Until I made a change. I discarded my floating line for a reel lined with a full-sink, and switched from clouser/deceivers to shrimp flies. Bounced SLOWLY along the bottom was $$$!
Besides the Whiting, I had a few VERY impressive hookups with fish who introduced me to my backing, which was a first for me. One very large silver specimen threw my fly while leaping WAY out in the distance. I have no idea what it was.
Another fish bulldogged me into my backing before taking my fly into the depths. The leader did not appear to be shortened, which told me my knot was a crappy one.
That day ended in typical Florida glory:
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My next mission was on to the bay, looking for Reds. Told the fam to drop me off on a sprawling grass flat aptly named "Redfish Point" while they cruised the bay in a pontoon boat. My wife just shrugged her shoulders as they pulled away I hopped overboard, thinking I had lost my mind:
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After stowing one of my outfits in my backpack, I used the other to launch the green/white deceiver among the grass and on the very first retrieve TWO large fish that I identified as Redfish followed it very deliberately about twenty feet in front of me. The hair stood on the back of my neck and I hyperventilated thinking I was about to BE ON (!) but they turned quickly away and never re-appeared. Two hours of casting on that gorgeous flat and not another fish showed. I enjoyed the company of more than a dozen other flats boats which drifted past, casting vigorously, with no discernible hookups. I was also in the company of much better fishers:
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A steady flow of Air Force fighter jets also kept me plenty entertained. There were f-15's, f-16's, f-22's, f-35's and t-38's all in maneuevers overhead. A couple of 22's:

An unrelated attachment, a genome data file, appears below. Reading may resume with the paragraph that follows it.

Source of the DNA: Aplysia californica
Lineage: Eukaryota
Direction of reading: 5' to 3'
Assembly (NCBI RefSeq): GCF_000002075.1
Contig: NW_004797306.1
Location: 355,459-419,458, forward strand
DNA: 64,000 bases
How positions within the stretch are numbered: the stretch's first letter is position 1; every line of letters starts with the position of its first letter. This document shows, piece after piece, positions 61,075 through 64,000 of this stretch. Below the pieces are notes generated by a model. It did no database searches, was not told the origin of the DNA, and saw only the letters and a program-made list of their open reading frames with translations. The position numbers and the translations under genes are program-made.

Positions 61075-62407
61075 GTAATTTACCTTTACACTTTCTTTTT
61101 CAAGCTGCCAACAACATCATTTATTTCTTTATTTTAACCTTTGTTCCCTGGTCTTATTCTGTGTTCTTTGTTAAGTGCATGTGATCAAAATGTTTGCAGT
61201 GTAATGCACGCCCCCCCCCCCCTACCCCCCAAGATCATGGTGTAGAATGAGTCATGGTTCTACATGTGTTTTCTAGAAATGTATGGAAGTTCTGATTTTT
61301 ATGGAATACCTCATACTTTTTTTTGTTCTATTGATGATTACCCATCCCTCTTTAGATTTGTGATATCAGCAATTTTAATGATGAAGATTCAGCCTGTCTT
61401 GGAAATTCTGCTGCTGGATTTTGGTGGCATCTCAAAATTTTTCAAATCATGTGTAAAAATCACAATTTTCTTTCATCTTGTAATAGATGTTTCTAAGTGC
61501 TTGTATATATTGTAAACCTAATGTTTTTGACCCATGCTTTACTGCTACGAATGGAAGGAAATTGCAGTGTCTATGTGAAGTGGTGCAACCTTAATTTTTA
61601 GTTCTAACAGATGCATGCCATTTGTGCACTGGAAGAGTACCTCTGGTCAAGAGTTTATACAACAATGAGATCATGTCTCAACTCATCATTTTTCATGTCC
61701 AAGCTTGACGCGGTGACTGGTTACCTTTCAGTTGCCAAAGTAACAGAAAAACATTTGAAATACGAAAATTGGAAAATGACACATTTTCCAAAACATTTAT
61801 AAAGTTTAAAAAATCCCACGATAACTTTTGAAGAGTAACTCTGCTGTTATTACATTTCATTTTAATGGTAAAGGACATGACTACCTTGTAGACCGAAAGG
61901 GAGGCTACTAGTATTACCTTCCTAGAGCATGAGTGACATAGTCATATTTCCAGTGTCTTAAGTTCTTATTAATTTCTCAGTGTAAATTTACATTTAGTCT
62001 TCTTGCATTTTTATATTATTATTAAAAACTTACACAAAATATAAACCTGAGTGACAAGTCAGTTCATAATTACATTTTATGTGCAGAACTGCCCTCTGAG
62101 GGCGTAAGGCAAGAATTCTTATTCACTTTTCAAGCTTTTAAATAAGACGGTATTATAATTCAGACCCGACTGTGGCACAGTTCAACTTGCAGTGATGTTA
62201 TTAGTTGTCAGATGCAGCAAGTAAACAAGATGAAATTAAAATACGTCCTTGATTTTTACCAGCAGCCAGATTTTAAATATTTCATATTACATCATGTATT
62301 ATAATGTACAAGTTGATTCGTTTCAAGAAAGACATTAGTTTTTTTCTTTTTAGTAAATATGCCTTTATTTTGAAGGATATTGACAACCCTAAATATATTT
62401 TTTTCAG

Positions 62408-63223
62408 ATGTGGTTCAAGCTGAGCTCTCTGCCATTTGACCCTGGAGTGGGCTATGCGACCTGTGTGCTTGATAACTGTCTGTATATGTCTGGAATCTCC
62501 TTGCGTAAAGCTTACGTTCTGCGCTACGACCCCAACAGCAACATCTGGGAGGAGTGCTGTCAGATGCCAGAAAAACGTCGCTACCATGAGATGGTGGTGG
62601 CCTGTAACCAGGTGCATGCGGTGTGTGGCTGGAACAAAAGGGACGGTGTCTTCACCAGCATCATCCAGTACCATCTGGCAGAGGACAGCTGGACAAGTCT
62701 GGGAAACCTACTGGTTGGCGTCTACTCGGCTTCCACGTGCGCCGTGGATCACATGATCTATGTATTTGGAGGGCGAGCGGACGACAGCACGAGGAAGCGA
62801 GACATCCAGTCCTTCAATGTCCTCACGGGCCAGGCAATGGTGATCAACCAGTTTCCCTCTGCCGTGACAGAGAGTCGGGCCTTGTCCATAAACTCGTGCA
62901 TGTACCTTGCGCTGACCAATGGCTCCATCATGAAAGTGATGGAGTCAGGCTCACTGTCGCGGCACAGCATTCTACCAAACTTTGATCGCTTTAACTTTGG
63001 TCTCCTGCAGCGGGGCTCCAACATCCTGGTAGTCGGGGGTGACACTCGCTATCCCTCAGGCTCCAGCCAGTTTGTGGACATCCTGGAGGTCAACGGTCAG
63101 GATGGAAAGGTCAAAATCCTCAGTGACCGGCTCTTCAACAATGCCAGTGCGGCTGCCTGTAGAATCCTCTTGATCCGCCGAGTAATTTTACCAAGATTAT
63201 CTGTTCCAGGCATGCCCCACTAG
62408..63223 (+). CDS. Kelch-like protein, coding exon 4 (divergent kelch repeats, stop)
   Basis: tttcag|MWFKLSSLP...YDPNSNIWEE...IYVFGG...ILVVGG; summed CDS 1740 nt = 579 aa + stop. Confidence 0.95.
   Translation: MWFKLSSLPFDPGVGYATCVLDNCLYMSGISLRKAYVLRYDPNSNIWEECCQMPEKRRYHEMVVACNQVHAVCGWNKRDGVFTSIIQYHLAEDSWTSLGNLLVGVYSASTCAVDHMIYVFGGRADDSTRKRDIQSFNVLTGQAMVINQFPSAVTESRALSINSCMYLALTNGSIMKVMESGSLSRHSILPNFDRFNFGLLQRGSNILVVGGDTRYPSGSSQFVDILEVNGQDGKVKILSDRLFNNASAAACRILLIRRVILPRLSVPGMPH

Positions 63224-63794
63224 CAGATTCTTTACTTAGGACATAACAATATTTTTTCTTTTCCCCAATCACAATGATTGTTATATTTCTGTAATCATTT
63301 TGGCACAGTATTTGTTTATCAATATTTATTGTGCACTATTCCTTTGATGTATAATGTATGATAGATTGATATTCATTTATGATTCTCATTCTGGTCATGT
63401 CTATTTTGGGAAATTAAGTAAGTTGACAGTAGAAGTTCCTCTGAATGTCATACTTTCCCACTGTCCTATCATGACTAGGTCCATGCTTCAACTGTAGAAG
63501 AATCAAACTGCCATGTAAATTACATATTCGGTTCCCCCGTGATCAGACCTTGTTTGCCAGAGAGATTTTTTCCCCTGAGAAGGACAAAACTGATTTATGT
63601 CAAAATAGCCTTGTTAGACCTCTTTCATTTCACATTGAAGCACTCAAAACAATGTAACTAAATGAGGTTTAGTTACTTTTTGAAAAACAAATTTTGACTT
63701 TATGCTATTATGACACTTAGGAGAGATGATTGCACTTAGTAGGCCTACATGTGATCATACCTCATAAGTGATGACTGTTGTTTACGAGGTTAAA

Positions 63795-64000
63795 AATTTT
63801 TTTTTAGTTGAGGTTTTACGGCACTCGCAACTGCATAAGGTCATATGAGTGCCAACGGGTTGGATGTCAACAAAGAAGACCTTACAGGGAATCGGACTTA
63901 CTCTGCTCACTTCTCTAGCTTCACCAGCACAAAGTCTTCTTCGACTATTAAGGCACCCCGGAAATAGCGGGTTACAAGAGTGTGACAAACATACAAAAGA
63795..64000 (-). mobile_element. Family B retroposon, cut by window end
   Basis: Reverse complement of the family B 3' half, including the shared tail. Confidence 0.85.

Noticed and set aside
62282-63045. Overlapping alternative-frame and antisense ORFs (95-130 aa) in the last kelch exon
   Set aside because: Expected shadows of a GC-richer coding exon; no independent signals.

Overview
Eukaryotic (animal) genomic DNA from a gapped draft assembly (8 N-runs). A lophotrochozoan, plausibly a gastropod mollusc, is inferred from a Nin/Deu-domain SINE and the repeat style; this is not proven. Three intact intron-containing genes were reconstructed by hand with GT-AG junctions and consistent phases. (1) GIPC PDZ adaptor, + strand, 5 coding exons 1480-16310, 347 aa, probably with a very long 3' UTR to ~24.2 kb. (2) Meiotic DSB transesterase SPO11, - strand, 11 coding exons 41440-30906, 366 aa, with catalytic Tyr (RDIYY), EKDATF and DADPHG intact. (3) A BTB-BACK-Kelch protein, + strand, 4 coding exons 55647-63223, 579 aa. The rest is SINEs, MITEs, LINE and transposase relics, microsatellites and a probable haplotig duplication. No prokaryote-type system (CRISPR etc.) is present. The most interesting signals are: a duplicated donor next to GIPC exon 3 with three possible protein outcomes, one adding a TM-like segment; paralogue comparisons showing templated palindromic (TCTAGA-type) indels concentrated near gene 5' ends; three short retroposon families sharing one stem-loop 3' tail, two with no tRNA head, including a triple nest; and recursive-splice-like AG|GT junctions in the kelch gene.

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Two hours on the flat without a fish was fine with dolphins and jets for entertainment, but I eventually had enough and called on the pontoon boat for a recon mission.
The following day, I decided I would just wade the shore of the bay adjacent to Tyndall AFB again, and this time I hit a speckled trout bonanza.
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The action was simply blistering with the deciever and before long I began to think about adding to the whiting fillets I had cooling in the fridge. I ended up taking my limit of 5 trout that day (deceiver on display):
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And they fried up NICELY with the Whiting:
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One final picture of St. Andrews bay with Panama City Beach in the distance, taken from the cockpit of my brother's C180 (Cessna) Skywagon.
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A satisfying trip in the absolute, and one I hope be developing into a habit.

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PostPosted: April 21st, 2014, 9:44 am 
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Location: Brunswick
Looks like a helluva trip Jon, great pics as usual.

Peter

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PostPosted: April 21st, 2014, 5:44 pm 
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Joined: October 16th, 2006, 12:00 am
Posts: 1322
Location: Harrison
Thanks, Peter. Thanks also for helping my wife pick up that G Loomis Crosscurrent 9 wt from Stagger Lee last summer. Not only was it an awesome birthday gift, it performed very well for me on this trip.

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PostPosted: April 22nd, 2014, 5:41 pm 
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Joined: April 30th, 2002, 12:00 am
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Location: Pownal
Looks like a fun time. Thanks for posting.